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This chapter traces the rise of moral remembrance. It deals with the gradual emergence of memorialisation standards and policy-oriented attempts to engage transitional societies in developing and adopting specific normative forms of remembrance. This perspective of ‘globalised and standardised cultures of memory’ has been heavily embedded and dispersed through an accumulative process – the institutionalisation and ideologisation of human rights. Gaining their power and legitimacy from the world polity level, moral concerns are promoted through a ‘facing the past’, ‘duty to remember’ and ‘justice for victims’ agenda that is supposed to prevent a recurrence of violent conflicts. Following on from the transitional justice paradigm that brought to the fore primarily legal mechanisms to deal with past human rights abuses, since 2000 memorialisation has been seen as central to the processes of democratisation and regional integration. In practice, this has brought a tremendous change in how memorialisation processes are understood, moving the paradigm from a ‘duty to remember’ to specific, policy-oriented ‘memorialisation standards’. Standardisation of memory has further enabled the production of a human rights memorialisation toolkit that has come to be understood as a panacea for post-conflict peacebuilding efforts and the enforcement of human rights around the globe.
The introductory chapter briefly describes the rise of the human rights memorialisation agenda (known as 'moral remembrance') at the world polity level. Referring to six general theses, the chapter explains the main points presented in the book: (1) why it is important to understand human rights as an ideology; (2) how, when, and why moral remembrance emerged at the world polity level; (3) why moral remembrance clashes with the state-sponsored memorialization agenda; (4) why moral remembrance strengthens the categories of ‘nation’ and ‘ethnicity’ on the ground; (5) why and how moral remembrance produces new social inequalities and divisions; and (6) why moral remembrance does not make people more appreciative of human rights values. The chapter sets out the layout of the book and briefly sketches the main conclusions of the research.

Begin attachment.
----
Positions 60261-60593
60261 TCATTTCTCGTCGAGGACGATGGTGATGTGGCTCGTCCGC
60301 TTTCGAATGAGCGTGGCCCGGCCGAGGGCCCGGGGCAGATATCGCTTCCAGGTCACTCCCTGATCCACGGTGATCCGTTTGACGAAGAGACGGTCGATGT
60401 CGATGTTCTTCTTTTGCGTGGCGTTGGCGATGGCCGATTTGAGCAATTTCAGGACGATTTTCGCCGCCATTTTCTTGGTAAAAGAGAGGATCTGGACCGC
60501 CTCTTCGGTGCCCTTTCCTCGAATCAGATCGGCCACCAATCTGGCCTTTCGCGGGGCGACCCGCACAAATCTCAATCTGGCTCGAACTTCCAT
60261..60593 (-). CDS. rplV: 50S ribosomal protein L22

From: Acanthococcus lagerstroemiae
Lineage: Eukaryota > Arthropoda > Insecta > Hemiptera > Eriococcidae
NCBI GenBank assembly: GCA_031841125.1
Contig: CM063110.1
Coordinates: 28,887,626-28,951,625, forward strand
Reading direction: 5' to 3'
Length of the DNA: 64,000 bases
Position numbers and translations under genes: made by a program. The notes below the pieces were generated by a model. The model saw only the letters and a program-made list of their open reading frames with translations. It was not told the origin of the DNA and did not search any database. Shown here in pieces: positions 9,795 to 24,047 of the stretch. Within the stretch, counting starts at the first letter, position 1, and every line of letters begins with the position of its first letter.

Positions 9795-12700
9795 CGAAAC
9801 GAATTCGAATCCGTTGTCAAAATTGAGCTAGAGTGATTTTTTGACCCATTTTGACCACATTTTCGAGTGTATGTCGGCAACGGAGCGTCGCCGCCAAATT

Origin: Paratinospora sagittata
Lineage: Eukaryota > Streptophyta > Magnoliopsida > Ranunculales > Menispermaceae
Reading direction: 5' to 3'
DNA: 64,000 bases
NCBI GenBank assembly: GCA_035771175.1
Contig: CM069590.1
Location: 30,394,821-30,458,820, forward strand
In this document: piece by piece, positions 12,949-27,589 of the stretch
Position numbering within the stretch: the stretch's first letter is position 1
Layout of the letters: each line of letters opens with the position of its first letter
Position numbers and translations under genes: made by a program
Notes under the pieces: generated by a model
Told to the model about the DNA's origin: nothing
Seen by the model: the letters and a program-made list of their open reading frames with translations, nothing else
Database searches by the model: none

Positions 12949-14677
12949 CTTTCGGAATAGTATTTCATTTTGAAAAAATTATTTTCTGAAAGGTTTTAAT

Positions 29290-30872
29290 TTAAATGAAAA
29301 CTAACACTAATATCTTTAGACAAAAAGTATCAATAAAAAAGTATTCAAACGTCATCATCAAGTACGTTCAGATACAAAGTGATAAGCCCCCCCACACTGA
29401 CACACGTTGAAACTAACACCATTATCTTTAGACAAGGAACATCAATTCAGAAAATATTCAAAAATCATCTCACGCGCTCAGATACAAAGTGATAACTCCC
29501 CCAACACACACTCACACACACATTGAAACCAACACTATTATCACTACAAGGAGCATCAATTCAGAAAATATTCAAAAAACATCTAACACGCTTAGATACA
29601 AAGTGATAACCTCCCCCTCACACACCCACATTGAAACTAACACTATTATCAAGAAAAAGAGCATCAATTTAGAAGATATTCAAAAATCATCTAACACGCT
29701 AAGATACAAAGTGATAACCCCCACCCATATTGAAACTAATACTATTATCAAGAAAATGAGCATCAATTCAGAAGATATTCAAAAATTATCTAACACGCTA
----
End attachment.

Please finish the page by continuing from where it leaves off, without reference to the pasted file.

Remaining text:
In this innovative study, Lea David critically investigates the relationship between human rights and memory, suggesting that, instead of understanding human rights in a normative fashion, human rights should be treated as an ideology. Conceptualizing human rights as an ideology gives us useful theoretical and methodological tools to recognize the real impact human rights has on the ground. David traces the rise of the global phenomenon that is the human rights memorialization agenda, termed 'Moral Remembrance', and explores what happens once this agenda becomes implemented. Based on evidence from the Western Balkans and Israel/Palestine, she argues that the human rights memorialization agenda does not lead to a better appreciation of human rights but, contrary to what would be expected, it merely serves to strengthen national sentiments, divisions and animosities along ethnic lines, and leads to the new forms of societal inequalities that are closely connected to different forms of corruptions.
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